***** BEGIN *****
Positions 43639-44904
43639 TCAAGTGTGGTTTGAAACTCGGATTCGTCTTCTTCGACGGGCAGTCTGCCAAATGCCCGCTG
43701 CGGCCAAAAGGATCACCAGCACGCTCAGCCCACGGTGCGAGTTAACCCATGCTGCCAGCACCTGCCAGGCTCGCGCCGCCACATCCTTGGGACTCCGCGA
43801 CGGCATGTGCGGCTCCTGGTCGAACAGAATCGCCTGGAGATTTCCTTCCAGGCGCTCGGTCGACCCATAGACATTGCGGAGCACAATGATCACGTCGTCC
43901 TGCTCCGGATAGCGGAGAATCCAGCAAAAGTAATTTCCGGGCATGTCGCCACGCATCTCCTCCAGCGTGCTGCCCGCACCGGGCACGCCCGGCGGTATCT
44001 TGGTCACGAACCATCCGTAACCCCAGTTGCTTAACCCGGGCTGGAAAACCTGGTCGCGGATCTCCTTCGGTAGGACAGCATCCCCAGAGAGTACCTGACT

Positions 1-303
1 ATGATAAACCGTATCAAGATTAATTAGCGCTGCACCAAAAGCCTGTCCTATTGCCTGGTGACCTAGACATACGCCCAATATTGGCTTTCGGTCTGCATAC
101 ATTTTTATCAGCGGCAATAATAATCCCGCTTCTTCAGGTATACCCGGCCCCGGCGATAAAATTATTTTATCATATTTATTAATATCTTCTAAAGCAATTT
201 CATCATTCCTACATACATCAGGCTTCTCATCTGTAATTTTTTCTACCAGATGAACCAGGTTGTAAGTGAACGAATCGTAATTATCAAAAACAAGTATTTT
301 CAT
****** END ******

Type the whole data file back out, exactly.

Positions 43639-44904
43639 TCAAGTGTGGTTTGAAACTCGGATTCGTCTTCTTCGACGGGCAGTCTGCCAAATGCCCGCTG
43701 CGGCCAAAAGGATCACCAGCACGCTCAGCCCACGGTGCGAGTTAACCCATGCTGCCAGCACCTGCCAGGCTCGCGCCGCCACATCCTTGGGACTCCGCGA
43801 CGGCATGTGCGGCTCCTGGTCGAACAGAATCGCCTGGAGATTTCCTTCCAGGCGCTCGGTCGACCCATAGACATTGCGGAGCACAATGATCACGTCGTCC
43901 TGCTCCGGATAGCGGAGAATCCAGCAAAAGTAATTTCCGGGCATGTCGCCACGCATCTCCTCCAGCGTGCTGCCCGCACCGGGCACGCCCGGCGGTATCT
44001 TGGTCACGAACCATCCGTAACCCCAGTTGCTTAACCCGGGCTGGAAAACCTGGTCGCGGATCTCCTTCGGTAGGACAGCATCCCCAGAGAGTACCTGACT

Positions 1-303
1 ATGATAAACCGTATCAAGATTAATTAGCGCTGCACCAAAAGCCTGTCCTATTGCCTGGTGACCTAGACATACGCCCAATATTGGCTTTCGGTCTGCATAC
101 ATTTTTATCAGCGGCAATAATAATCCCGCTTCTTCAGGTATACCCGGCCCCGGCGATAAAATTATTTTATCATATTTATTAATATCTTCTAAAGCAATTT
201 CATCATTCCTACATACATCAGGCTTCTCATCTGTAATTTTTTCTACCAGATGAACCAGGTTGTAAGTGAACGAATCGTAATTATCAAAAACAAGTATTTT
301 CAT